The game also features a kind of item system, where certain items will grant different bonuses when equipped. Like in Secret Rings, you can gain experience points after a stage, though here they are called “Identification Points” and are used to identify items you find within the stages (different items will cost different amounts of IP to “identify”). Once identified, you can equip the items by visiting the blacksmith (Tails) in between stages. It’s admittedly another improvement over Secret Rings, but like that game’s leveling system, it still feels like a missed opportunity to be something more.
Most of the bosses here are Sonic characters reworked into different knights of King Arthur (specifically Knuckles, Shadow and Blaze. I take it Robotnik didn’t want to be a part of another storybook entry). It’s here where the game really slips up. These boss fights are easy in a really bizarre way. Now, there’s nothing wrong with easy boss fights, but what we have here is a special case. You basically commence in a duel with the other Sonic characters, but it seems like there’s no real strategy to them. Knuckles and Shadow both kicked my ass, but I still managed to beat them both on my first try without any real timing or strategy with my swings. Blaze was a slightly more fleshed out fight, but nothing to write home about.
The “final” boss is King Arthur himself (and I put final in quotation marks because this is one of those games that pretends to have post-game content by simply putting the staff credits after a boss partway through the main story, as opposed to actually feeling like there’s more to do once the story is done). This fight is different, and is the one point of the game that’s frustratingly difficult. You chase King Arthur, who is mounted on a horse (in fact he’s on horseback even in cutscenes. Sega couldn’t afford to make a second character model for him I guess).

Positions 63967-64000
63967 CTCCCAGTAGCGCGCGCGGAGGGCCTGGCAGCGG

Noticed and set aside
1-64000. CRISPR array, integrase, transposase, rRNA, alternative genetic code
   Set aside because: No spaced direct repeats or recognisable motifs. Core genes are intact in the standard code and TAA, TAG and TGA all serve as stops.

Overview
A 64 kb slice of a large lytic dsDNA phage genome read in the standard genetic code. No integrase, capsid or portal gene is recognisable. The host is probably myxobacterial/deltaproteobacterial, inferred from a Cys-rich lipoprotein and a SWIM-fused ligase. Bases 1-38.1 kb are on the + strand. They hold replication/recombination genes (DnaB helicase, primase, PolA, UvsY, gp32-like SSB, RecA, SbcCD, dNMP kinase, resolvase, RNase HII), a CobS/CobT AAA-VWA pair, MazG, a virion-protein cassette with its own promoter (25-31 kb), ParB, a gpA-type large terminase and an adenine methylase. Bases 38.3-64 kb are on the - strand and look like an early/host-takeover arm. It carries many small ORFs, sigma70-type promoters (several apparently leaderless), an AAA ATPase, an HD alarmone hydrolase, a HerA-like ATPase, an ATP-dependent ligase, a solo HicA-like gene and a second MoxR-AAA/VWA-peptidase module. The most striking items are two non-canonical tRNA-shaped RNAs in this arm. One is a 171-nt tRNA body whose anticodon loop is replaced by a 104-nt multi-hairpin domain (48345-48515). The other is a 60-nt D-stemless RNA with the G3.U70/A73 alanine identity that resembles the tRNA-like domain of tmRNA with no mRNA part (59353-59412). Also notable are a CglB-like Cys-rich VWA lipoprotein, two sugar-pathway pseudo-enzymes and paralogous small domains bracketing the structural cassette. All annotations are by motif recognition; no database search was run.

You have to catch up with King Arthur, despite the fact that Sonic is supposed to be able to run at the speed of sound (at least give me a reason why this horse is faster than Sonic. Even something like “it’s not Sonic’s world so he can’t use his powers to their fullest” would suffice). Once you slash one of the king’s projectiles back at him, you’ll get the energy needed to catch up to him. Once you do, you’re supposed to counter his slashes with slashes of your own, but that’s way easier said than done, because the timing is so quick and precise it makes the aforementioned ring-giving mini-game feel like a Metal Gear Solid cinematic. I kid you not, I had to redo this fight so many times that the next day my arm was sore from swinging it like a madman.
On the plus sides, Sonic and the Black Knight, like its predecessor, is a great looking Wii game that still looks great. It has that cheesy but somehow infectious music that 3D Sonic games are known for. And this game is mercifully shorter than Sonic and the Secret Rings. I completed Black Knight within two play sessions on the same day (or at least completed up to King Arthur, I saw those end credits and figured that was good enough for me to duck out).
Sonic and the Black Knight suffers from many of the same issues as Secret Rings, but just not as badly. Thankfully, the fact that the player actually controls Sonic this time around, and the fact that jumping works so simply make it a far more playable experience. It’s nothing special, and the years since have made it even less so. Perhaps there was some potential in this “Sonic Storybook” idea if it were allowed to continue, but it seems like Sega has long-since abandoned the concept. Though perhaps that’s for the best. After all, when the simple act of pressing A to jump can be considered a vast improvement, it doesn’t exactly say a whole lot for the series.